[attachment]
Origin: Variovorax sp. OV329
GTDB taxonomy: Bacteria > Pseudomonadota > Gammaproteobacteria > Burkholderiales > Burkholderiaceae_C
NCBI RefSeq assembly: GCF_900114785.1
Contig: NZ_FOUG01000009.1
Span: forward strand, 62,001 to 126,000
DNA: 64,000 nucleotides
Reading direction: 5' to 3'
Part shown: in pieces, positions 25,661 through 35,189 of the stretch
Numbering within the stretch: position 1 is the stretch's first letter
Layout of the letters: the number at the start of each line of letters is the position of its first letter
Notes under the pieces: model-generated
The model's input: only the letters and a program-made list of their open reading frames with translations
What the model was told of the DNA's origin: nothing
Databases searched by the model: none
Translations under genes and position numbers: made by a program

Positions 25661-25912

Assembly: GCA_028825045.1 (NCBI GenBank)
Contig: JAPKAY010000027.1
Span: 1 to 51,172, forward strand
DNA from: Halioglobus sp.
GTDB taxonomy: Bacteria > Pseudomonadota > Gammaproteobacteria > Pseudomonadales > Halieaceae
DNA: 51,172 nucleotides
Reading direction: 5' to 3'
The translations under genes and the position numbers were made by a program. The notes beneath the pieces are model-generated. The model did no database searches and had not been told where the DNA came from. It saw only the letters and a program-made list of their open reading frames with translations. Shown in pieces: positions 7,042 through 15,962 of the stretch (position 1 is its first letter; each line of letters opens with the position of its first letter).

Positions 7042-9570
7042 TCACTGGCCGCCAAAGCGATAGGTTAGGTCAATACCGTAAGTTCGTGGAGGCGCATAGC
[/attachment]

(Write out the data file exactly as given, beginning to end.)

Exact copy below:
Origin: Variovorax sp. OV329
GTDB taxonomy: Bacteria > Pseudomonadota > Gammaproteobacteria > Burkholderiales > Burkholderiaceae_C
NCBI RefSeq assembly: GCF_900114785.1
Contig: NZ_FOUG01000009.1
Span: forward strand, 62,001 to 126,000
DNA: 64,000 nucleotides
Reading direction: 5' to 3'
Part shown: in pieces, positions 25,661 through 35,189 of the stretch
Numbering within the stretch: position 1 is the stretch's first letter
Layout of the letters: the number at the start of each line of letters is the position of its first letter
Notes under the pieces: model-generated
The model's input: only the letters and a program-made list of their open reading frames with translations
What the model was told of the DNA's origin: nothing
Databases searched by the model: none
Translations under genes and position numbers: made by a program

Positions 25661-25912

Assembly: GCA_028825045.1 (NCBI GenBank)
Contig: JAPKAY010000027.1
Span: 1 to 51,172, forward strand
DNA from: Halioglobus sp.
GTDB taxonomy: Bacteria > Pseudomonadota > Gammaproteobacteria > Pseudomonadales > Halieaceae
DNA: 51,172 nucleotides
Reading direction: 5' to 3'
The translations under genes and the position numbers were made by a program. The notes beneath the pieces are model-generated. The model did no database searches and had not been told where the DNA came from. It saw only the letters and a program-made list of their open reading frames with translations. Shown in pieces: positions 7,042 through 15,962 of the stretch (position 1 is its first letter; each line of letters opens with the position of its first letter).

Positions 7042-9570
7042 TCACTGGCCGCCAAAGCGATAGGTTAGGTCAATACCGTAAGTTCGTGGAGGCGCATAGC